Bill, it’s interesting to me that you would say that only the hens are used for commercial chicken meat. I don’t remember that we cared when raising chickens for those Sunday dinners on the farm. They were free range chickens and when their short life ended they all went to freezer camp. It is sad that our taste for chicken has to cause inhumane practices in the raising of them. I, personally, have cut back on all meat. I don’t think I could actually do without it but meat today on my table is almost a seasoning. The eating of it is rarely just a chunk of meat but mostly in soups, casseroles, or even in green leafy salads. Holidays, of course, are still the traditional hunks of meat with all the trimmings. I can’t believe that we are closing down on three weeks until Thanksgiving. Summer is definitely gone and Winter is knocking on our door.

    Have a great pullet/rooster day.


    • Bill says:

      For meat it doesn’t matter if they are hens or roosters. I meant for eggs. Chickens being raised for eggs are sexed after hatching and the little roosters are thrown away.

      It wasn’t that long ago that chicken was either a fryer or a stew hen. In other words we ate young roosters and old hens. Now the “broiler” has taken over and hardly anyone eats chicken the way we used to. Instead of chicken being a once a week treat, now we eat it every day.


  4. Farmgirl says:

    I have heard some odd sounds from our coop too. We may have two roosters. I love how you wrote this though. There is a huge difference in our farms from the industrial institutions putting out chicks and chickens. Well said!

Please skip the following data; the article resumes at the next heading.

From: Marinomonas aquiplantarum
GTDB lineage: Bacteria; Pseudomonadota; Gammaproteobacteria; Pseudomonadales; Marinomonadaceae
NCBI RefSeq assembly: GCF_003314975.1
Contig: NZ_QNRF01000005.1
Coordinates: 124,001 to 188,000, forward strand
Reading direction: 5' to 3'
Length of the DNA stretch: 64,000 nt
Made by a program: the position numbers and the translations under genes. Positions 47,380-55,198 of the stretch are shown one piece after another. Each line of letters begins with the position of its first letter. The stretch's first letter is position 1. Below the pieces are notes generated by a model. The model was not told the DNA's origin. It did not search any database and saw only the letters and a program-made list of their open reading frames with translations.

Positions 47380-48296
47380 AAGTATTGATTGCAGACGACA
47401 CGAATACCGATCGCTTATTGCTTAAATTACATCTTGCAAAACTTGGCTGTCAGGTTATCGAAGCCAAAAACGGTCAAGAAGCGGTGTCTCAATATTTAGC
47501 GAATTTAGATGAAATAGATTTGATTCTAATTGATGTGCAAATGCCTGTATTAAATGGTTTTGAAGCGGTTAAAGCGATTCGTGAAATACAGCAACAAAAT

• Bill says:

      I’ve had plenty of evidence that this one was a rooster, but I’ve been in denial. Yesterday I saw him chasing a hen. I’m sure they’ll be relieved when he is gone.

      We’re facing a battle here over whether to bring in a 200 acre chicken processing plant where 120 chickens will be slaughtered every minute of every day. 24-7-365. 1.25 million slaughtered chickens every year. The birds will come from 550 nearby poultry houses holding over 20,000 chickens each. That is what the industrial model has come to.


  5. I raised 75 day old sexed chicks this summer, and 4 turned out to be roosters. I’m keeping 2 and 2 are destined for dinner. I’m not thrilled about the downside to buying sexed chicks, which as you mentioned, means the roosters are inhumanely disposed of, which is why I’m planning to hatch my own in the coming years. I figured when I bought the chicks that I’d get a couple of roosters in the mix, as I usually do, and sure enough…so with 2 roosters for 50 hens (I sold about 20 pullets), we’ll see what happens.

    I raise broilers, the Cornish Cross, sticking pretty close to the Salatin method, right down to the pens. Everything you say about them is true. I try to give my birds the best life possible in their short time with me, but the sad fact about this breed is that much of what gives a normal chicken pleasure is either hard work or just terrifying for a broiler. A few people have had success free ranging them, but it takes a lot of TLC from almost day one…I’m still working on it, and I’ve been at it about 5 years.

    I think with a lot of savvy marketing it might be possible to get customers to appreciate a slower raised chicken for their table, but it will probably remain a niche market until chicken nuggets, frozen chicken breasts and all those soups and microwave casseroles switch over too – which won’t happen anytime soon. It costs more to raise a bird for longer, and with all the strong flavourings in processed food, people can’t taste the chicken anyway, so there’s no incentive in big ag to do things differently. Even for roasting birds, most people’s palates are accustomed to a very bland, soft, pale meat in chicken. The darker, firmer, chewier, albeit tastier chicken that we should be selling – the other half of the layer hen equation that you talk about above – would not be considered by most customers in the grocery store as “good” meat.


    • Bill says:

      We have lots of friends who farm sustainably and raise Cornish Cross. I’ve heard Joel Salatin say he wishes he could raise a more natural bird, like the Freedom Ranger, but he’s giving the people what they want. His model of pastured poultry has been critical to the success of our movement, and it’s therefore a good thing. It’s just something we’ve chosen not to do. We don’t eat much meat so the extra roosters are plenty for us.